ZOT!: THE COMPLETE BLACK & WHITE COLLECTION 1987-1991 (Harper/Eclipse Comics originally)
Written and drawn by Scott McCloud
Collects Zot! #11-18, 21-36
A few months back I did a post about listening to Man Or Astroman while reading Zot! Zot’s the comic that Scott McCloud did back before he decided to explain comic books to the world. Zot comes from an alternate Earth where everything’s pretty perfect. He’s a hero who can fly and uses gadgets that his uncle Max creates to stop what little crime there is (which is usually committed by supervillains instead of regular people). At some point Max discovers “our” Earth and comes over. Zot meets a girl named Jen and they’re kind of dating. Her and her friends go back and forth between their Earth and Zot’s, though, when Zot is on our Earth, he pushes the line and gets into a lot of trouble when he tries to play the superhero. This 576 page book collects only the black and white material that McCloud did, which explains the holes. The first 10 issues were all in color and, according to McCloud, way more simple and superhero-y. The two issue gap of #19 and 20 were when drawn by Chuck Austen while McCloud and his wife Ivy got married. There are thumbnails of those issues in the collection, but not the actual reprints.
I was lucky enough to be given this book back when I was working at Wizard. It sat around for a while. Heck, 576 pages of anything is intimidating. And I did end up taking about a month long break in the middle of reading that actually fit pretty well in the flow of the series, but I really really enjoyed this comic. I’m sure like many of you, you’ve read the “superhero in the real world” concept over and over and over again. But, instead of taking a negative view of the idea, McCloud zooms way in and explores the relationship a young girl has with said superhero and how that hero deals with the challenges he can’t zap with a gun. The first part of the book focuses mostly on Zot’s adventures against enemies like Zybox the world-absorbing robot, 9-Jack-9 the cyber assassin and Dekko the…killer building? Like I said, it’s a long book and I’ve forgotten big chunks of it, but the “standard” hero vs. villain issues are really solid. I only use the word standard in the sense that it’s what you expect from a superhero comic, not that it’s common by any means. The second part, has Zot stuck on our Earth and focuses more on how he interacts with real, human evil and how the supporting characters deal with everyday life, or at least their really shitty lives. I’d like to say that these are my favorite issues, but really, I don’t think there’s a single one I disliked. The arcs are solid all around and, I recommend this book for anyone interested in branching out into more indie-oriented comics while still sticking with superheroes. Also, I’m a big fan of how the book itself is put together. Not only does McCloud do a nice, informative intro that explains the book much better than I did, but he also talks about every single arc after you’re done reading. I love that behind-the scenes approach to extra features. It’s also funny to read how hard on himself he is as an artist, especially because some of his pages blew me away.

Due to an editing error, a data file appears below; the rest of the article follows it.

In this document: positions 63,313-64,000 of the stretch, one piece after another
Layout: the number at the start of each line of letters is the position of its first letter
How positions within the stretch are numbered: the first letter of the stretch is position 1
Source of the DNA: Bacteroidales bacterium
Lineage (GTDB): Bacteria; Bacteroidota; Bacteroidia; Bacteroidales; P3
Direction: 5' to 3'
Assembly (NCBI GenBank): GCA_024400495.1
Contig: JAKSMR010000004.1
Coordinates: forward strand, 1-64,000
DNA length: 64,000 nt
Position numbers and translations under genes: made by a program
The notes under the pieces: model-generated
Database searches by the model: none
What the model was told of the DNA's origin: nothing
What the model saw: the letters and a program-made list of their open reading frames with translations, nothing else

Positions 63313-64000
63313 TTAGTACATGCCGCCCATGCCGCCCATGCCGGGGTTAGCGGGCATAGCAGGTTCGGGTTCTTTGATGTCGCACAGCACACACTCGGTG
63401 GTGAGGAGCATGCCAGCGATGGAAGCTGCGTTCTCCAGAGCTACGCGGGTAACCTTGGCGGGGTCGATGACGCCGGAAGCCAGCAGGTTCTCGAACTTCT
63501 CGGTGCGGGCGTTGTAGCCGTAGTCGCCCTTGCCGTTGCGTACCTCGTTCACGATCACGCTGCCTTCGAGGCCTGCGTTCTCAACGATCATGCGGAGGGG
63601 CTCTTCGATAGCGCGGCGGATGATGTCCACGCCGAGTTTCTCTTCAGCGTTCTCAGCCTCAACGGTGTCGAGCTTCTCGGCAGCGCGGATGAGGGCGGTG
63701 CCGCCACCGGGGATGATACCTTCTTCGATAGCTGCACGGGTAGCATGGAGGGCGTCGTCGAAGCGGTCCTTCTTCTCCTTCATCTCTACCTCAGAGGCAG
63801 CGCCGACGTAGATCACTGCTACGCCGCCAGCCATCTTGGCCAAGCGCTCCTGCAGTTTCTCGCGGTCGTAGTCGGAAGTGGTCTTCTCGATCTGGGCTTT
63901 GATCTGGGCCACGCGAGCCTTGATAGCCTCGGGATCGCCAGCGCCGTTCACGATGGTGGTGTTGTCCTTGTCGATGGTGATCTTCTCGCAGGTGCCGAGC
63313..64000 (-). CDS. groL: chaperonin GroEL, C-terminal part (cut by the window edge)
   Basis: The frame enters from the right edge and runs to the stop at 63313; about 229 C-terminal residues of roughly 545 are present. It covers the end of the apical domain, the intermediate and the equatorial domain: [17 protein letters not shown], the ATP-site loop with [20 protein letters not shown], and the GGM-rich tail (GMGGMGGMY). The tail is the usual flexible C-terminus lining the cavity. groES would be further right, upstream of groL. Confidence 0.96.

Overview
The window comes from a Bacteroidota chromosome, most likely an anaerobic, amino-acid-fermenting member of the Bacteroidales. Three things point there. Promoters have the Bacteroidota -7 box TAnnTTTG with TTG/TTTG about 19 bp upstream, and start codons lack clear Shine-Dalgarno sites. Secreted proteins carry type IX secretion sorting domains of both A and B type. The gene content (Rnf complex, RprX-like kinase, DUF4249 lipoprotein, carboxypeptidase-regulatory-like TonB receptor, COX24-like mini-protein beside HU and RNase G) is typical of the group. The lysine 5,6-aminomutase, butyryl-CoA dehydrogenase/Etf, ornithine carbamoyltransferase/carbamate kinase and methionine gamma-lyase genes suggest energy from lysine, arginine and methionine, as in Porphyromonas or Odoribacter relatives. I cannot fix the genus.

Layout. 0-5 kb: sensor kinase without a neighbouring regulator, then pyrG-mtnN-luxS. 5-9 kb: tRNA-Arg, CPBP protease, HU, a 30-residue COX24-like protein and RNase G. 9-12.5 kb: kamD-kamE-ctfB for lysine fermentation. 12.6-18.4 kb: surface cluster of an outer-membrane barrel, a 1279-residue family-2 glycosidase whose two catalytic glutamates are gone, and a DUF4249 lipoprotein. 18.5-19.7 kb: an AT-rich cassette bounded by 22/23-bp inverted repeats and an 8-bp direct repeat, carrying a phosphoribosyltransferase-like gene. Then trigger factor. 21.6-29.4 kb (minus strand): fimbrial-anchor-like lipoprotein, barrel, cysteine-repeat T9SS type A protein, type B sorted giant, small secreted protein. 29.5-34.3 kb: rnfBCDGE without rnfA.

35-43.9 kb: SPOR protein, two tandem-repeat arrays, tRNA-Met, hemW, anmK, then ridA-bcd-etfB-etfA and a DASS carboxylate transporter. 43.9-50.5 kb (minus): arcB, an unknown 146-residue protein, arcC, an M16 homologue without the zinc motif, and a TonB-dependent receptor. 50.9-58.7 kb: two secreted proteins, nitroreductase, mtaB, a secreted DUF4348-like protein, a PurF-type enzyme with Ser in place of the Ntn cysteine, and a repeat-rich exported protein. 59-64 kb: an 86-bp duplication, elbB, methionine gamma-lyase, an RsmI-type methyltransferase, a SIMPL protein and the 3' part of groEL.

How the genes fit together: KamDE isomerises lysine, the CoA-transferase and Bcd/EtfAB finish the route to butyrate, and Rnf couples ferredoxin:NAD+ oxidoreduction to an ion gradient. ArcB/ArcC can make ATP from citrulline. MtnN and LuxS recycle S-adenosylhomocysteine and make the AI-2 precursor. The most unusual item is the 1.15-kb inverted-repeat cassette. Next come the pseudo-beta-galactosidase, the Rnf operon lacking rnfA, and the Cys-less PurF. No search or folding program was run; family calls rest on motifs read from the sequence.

THE CROW (Kitchen Sink Press)
Written and drawn by James O’Barr
Like every other 11 year old in 1994, I saw and loved The Crow, though I’m pretty sure I saw it a few years later. Anyway, with all the mystery thanks to the Brandon Lee’s tragic death and the overall radness of the movie, it was sure to be an instant classic with dudes. I think I knew when it came out that it was based on a comic. If not, I did soon enough, but I never read it until this weekend. I got the book in a swap thanks to the wonderful and highly recommended Sequential Swap TPB trading site.
I liked the book, though it wasn’t all that spectacular. Frankly, I think the screenwriters and director took an alright comic and made it a kick ass movie. I kept reading and getting close to parts I remembered like Eric killing the pawn shop owner or him confronting the little girl’s mother and getting pretty excited only to be let down by standard fare. In the movie, Eric fills a shotgun full of rings and blasts the owner away and he squeezes the drugs out of the mothers arm, in the comic it’s just a simple gunshot and chiding.
So, while, action-wise the movie doesn’t offer up much of interest, it does capture an emotional sense that I didn’t expect to feel. O’Barr really does seem to capture the pain and rage of losing someone you love intensely. In fact, I’d say that’s the real strong suit of the story, especially considering the idea of the Crow and resurrection isn’t really explained in the book (unless it was in one of the transcriptions of friggin’ Joy Division lyrics I skipped over, hey, writers, please stop quoting the damn songs you like in your works unless it actually matters!). Anyway, I’m not sure if the book would make much sense if you hadn’t seen the movie, at least on a larger scale than the basic revenge story (I wonder if that sentence has ever been written before).
So, anyone else read Zot or The Crow and have any thoughts? I’d like to hear them. Are the other Crow books worth reading?